Want a Brand Spankin’ New Life?

How do you acquire the American Dream? Apparently all you need is $3.5 million. That’s the cost to purchase the life of Shane Butcher on eBay.

Fringe Pu Pu Platter Auction

Anyone Bidding on the American Dream? (Photo by Infrogmation)

He’s not dying or anything. Butcher is a successful businessman who owns three R.U. Game?video game stores in Florida. The auction price tag includes a number of items including:

  • 2 really nice houses
  • 3 cars
  • Lots of furniture
  • 6 months of his mentorship during the business transition
  • 1 Thomas Kinkade painting
Wait, what? Where did Kinkade come in? That’s the weirdest thing to pop up in a list of cool stuff.

Butcher and his wife began at flea markets where they discovered the demand for all things retro. Then it was off to the world of retail success in 2009 by putting in 80 hour weeks.

Fox News in Tampa did a story on Butcher who said he’s happy whether anyone buys his life or not. One interesting quote from this story was when he was asked if the struggling economy has hurt his business.

“Not at all, a lot of times when the economy goes down, entertainment goes up…”

Butcher isn’t the first person to auction off everything on eBay. Ian Usher famously sold his life after his wife of 6 years left him. The adventurous Brit set out to complete a bucket list for the ages–100 amazing experiences in 100 weeks. Then he capped that off by purchasing his own island off the coast of Panama. And it only cost $48,000! He was even approached by Disney about possibly making a movie of his life.

These stories raise a lot of questions about the meaning of life and ultimate fulfillment. I was thinking about the rich guy that asked Jesus what he needed to do to secure eternal salvation, and how Jesus told him to sell all of his possessions and give to the poor. Of course, the real trick is the final part when Jesus said “then follow me.”

I guess it’s all about control and how tightly we hold on to what we have. We either believe that stuff if ours to begin with or that we only have it because God provides it. Ravi Zacharias tells a story of a man who said to Winston Churchill, “I want you to know, sir, that I am a self-made man.” Churchill reportedly replied, “Young man, you have just relieved God of a solemn responsibility.”

I appreciate the perspective of Butcher and Usher* who both seem positive as they sell those possessions in exchange for something more real, whatever that means to them.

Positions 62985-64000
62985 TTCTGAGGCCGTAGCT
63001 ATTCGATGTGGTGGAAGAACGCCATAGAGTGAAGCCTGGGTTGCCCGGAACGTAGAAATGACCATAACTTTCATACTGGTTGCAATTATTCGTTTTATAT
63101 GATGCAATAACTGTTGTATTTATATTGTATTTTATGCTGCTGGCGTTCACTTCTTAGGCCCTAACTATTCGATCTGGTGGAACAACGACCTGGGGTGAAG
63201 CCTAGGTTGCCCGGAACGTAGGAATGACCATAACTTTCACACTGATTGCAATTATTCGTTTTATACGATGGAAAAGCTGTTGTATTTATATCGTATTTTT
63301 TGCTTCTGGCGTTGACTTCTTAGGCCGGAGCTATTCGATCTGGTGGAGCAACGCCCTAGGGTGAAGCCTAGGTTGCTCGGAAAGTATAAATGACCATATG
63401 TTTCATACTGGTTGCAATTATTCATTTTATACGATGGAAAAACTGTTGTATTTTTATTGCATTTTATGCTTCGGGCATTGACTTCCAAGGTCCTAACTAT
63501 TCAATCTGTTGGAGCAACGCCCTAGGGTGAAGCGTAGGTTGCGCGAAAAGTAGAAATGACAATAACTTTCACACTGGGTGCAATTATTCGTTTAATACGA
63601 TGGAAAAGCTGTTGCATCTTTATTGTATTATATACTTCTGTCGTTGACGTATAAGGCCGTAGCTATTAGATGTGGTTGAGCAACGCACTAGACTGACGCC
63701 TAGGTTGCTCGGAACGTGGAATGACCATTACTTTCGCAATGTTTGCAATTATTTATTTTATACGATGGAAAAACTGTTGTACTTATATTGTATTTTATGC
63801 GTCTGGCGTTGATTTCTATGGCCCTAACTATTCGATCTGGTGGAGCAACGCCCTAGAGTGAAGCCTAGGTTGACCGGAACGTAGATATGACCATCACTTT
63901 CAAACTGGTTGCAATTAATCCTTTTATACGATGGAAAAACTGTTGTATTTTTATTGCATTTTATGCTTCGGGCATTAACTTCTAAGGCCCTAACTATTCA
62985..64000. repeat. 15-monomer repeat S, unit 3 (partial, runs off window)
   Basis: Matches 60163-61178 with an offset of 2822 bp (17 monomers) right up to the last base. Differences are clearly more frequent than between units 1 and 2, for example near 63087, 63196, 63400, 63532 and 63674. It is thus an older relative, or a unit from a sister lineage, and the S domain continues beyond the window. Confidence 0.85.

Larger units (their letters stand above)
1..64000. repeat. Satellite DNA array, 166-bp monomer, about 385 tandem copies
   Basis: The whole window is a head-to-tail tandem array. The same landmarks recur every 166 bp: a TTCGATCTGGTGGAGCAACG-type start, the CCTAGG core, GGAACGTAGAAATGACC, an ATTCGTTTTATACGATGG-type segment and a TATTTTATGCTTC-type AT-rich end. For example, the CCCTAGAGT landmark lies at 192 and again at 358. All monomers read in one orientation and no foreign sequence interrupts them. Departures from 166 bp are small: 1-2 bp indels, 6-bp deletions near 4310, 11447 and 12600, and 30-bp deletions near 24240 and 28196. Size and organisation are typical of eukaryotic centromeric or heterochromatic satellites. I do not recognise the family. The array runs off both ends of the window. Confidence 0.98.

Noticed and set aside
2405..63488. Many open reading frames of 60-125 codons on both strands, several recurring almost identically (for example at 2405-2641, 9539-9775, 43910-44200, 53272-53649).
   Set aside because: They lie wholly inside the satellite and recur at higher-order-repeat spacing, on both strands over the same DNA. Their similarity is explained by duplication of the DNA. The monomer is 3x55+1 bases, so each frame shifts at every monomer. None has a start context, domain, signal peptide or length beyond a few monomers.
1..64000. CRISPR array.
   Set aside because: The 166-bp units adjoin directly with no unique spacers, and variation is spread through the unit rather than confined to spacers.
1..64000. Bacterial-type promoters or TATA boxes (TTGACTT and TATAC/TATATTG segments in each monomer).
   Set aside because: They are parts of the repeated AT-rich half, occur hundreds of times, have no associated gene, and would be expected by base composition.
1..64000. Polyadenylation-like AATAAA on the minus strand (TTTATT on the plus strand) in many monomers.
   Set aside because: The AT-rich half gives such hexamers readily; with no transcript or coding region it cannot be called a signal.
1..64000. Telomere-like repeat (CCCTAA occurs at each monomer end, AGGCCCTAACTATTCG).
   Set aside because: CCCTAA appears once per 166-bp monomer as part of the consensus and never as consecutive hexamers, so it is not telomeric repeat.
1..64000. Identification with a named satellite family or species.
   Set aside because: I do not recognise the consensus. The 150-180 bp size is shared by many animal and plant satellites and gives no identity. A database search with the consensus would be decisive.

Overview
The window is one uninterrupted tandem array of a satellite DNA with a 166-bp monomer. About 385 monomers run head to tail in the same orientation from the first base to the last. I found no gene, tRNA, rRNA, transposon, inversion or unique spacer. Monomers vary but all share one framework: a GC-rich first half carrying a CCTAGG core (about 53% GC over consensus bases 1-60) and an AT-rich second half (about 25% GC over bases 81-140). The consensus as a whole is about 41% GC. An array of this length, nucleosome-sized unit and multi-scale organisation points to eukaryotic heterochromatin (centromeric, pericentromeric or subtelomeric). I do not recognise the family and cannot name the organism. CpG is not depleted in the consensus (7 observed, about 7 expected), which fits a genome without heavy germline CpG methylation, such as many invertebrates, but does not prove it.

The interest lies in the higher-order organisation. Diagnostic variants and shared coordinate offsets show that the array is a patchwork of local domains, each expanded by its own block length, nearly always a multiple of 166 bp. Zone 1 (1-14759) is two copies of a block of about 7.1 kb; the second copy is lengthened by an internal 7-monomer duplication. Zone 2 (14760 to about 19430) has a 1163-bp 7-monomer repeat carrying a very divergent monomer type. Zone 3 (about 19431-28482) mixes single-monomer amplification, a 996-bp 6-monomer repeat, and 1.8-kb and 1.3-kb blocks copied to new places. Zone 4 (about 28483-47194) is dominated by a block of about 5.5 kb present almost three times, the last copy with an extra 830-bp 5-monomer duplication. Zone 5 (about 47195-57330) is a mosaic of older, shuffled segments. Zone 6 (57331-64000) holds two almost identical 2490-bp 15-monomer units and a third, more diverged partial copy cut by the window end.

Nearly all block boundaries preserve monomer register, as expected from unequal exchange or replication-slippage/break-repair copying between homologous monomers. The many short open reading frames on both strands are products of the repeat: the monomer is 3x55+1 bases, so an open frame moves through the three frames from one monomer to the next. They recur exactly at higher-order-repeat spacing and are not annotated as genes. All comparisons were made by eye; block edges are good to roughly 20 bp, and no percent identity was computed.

Of course, you have to wonder what YOU would do. If I had $3.5 million dollars, well, then I probably wouldn’t have $3.5 million dollars because I know myself.

I wouldn’t mind running some kind of cool antiques place. Not the kind of antique shop that I always walk into with nothing but boring chairs and jewelry. Something with loads of vintage pop culture memorabilia would rock.

If you were able to buy a successful chain of stores, what industry would it be in?

*I guess it helps to have a last name that’s also an occupation.

  • Piper Bayard

    Actually, I would like to own parking spaces in the heart of every major city. Low maintenance, high return. That way I could continue to write. Because the fact is that if I won the Powerball tomorrow, I would not change a thing. Except to get the air conditioning fixed in my old car.

    • Yes to parking lots. So much money! I would travel more but am pretty content in most other ways.

  • I would want to own a comic book shop…deal with everything superheroes.

    • What would you call your comic shop? Gotta have a great name.

  • This theme of stewardship keeps coming up in my life, and I’ll admit that I haven’t been the best steward of my money, my health, my time or my stuff. I totally agree that it’s about control, at least in my case, and I’ve had a hard time viewing what’s “mine” as more of a loan or gift.

    I have an idea of what I would do with that kind of money, though. I’d definitely travel and write about the places and people I meet. But it would be hard to stay away from home too long.

    • Yup, life on the road can be fun but it’s always nice to come home.

  • I think the Kinkade painting is the crown jewel of this collection.